Astronomers discover potential habitable exoplanet only 31 light-years from Earth

https://arxiv.org/abs/2301.02477, the reference is interesting reading. The exoplanet properties can be seen now at this site, http://exoplanet.eu/catalog/wolf_1069_b/

The exoplanet atmosphere site presently shows nothing for the atmosphere or molecules for Wolf 1069 b, http://research.iac.es/proyecto/exoatmospheres/table.php

Space.com published past reports on exoplanets that are in the habitable zone and perhaps could be earthlike.


https://www.space.com/30172-six-most-earth-like-alien-planets.html, The 10 most Earth-like exoplanets

Other sources document them too. https://ui.adsabs.harvard.edu/abs/2022arXiv221002484H/abstract


So far, efforts to define various exoplanets in their HZ around their parent stars, and demonstrate that they are like Earth, or even with life remain unconfirmed.
 
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I did some more who, what, when, where, how, and why digging into wolf 1069 b exoplanet. Here is what I found:

Astronomers find rare Earth-mass rocky planet suitable for the search for signs of life, https://phys.org/news/2023-02-astronomers-rare-earth-mass-rocky-planet.html

ref - The CARMENES search for exoplanets around M dwarfs. Wolf 1069 b: Earth-mass planet in the habitable zone of a nearby, very low-mass star, https://www.aanda.org/component/article?access=doi&doi=10.1051/0004-6361/202245322, 21-Dec-2022.

My observation. From the phys.org report I note here about Wolf 1069 b.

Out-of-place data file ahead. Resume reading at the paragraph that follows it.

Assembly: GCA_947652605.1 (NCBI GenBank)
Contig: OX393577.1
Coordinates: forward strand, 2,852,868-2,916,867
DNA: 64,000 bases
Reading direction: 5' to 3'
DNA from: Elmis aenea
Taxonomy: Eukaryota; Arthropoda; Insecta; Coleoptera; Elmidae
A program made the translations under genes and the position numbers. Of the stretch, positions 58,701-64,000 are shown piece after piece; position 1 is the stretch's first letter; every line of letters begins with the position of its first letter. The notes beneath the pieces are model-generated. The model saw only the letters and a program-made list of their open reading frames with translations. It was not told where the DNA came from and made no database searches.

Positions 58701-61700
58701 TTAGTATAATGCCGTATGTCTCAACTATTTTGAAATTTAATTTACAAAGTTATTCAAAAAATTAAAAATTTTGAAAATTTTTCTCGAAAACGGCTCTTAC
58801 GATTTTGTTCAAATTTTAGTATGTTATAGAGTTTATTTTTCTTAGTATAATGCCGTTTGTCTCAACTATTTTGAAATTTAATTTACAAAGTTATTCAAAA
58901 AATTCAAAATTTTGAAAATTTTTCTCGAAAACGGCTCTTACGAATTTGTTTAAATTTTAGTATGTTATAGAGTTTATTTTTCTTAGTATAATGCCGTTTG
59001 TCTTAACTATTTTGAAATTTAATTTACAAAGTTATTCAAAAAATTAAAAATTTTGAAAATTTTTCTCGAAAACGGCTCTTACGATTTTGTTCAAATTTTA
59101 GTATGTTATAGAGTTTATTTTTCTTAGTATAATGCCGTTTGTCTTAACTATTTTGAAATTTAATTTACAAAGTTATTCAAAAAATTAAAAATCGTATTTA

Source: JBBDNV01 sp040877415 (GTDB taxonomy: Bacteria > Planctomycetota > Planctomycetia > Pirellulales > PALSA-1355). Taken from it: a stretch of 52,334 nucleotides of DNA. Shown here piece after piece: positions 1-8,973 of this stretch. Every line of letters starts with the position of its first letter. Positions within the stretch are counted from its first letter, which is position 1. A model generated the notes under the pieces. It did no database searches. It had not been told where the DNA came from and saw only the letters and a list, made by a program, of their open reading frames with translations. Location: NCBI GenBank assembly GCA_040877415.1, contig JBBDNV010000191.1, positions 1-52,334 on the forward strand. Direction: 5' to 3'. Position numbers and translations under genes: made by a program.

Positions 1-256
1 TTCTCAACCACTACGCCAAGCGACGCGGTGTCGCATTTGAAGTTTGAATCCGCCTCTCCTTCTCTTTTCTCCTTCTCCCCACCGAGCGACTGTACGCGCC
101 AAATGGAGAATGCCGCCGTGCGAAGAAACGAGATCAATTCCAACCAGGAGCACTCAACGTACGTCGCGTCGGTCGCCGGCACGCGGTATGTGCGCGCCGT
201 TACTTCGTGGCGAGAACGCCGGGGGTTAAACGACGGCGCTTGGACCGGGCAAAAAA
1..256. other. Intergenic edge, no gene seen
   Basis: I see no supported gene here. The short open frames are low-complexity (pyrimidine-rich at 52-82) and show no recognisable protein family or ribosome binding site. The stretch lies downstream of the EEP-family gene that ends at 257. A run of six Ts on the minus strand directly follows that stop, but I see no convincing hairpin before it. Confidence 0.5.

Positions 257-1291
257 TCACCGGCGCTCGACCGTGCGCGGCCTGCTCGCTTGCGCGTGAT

“According to the study, the surface of the dwarf star is relatively cool and thus appears orange-reddish. "As a result, the so-called habitable zone is shifted inwards," Kossakowski explains. Despite its close distance to the central star, the planet Wolf 1069 b therefore receives only about 65% of the incident radiant power of what Earth receives from the sun. These special conditions make planets around red dwarf stars like Wolf 1069 potentially friendly to life. In addition, they may all share a special property. Their rotation is probably tidally locked to the orbit of its host star. In other words, the star always faces the same side of the planet. So there is eternal day, while on the other side it is always night. This is also the reason why we always face the same side of the moon. If Wolf 1069 b is assumed to be a bare and rocky planet, the average temperature even on the side facing the star would be just minus 23 degrees Celsius. However, according to existing knowledge, it is quite possible that Wolf 1069 b has formed an atmosphere. Under this assumption its temperature could have increased to plus 13 degrees, as computer simulations with climate models show. Under these circumstances, water would remain liquid and life-friendly conditions could prevail, because life as we know it depends on water. An atmosphere is not only a precondition for the emergence of life from a climatic point of view. It would also protect Wolf 1069 b from high-energy electromagnetic radiation and particles that would destroy possible biomolecules. The radiation and particles either stem from interstellar space or from the central star. If the star's radiation is too intense, it can also strip off a planet's atmosphere, as it did for Mars. But as red dwarf, Wolf 1069 emits only relatively weak radiation. Thus, an atmosphere may have been preserved on the newly discovered planet. It is even possible that the planet has a magnetic field that protects it from charged stellar wind particles.”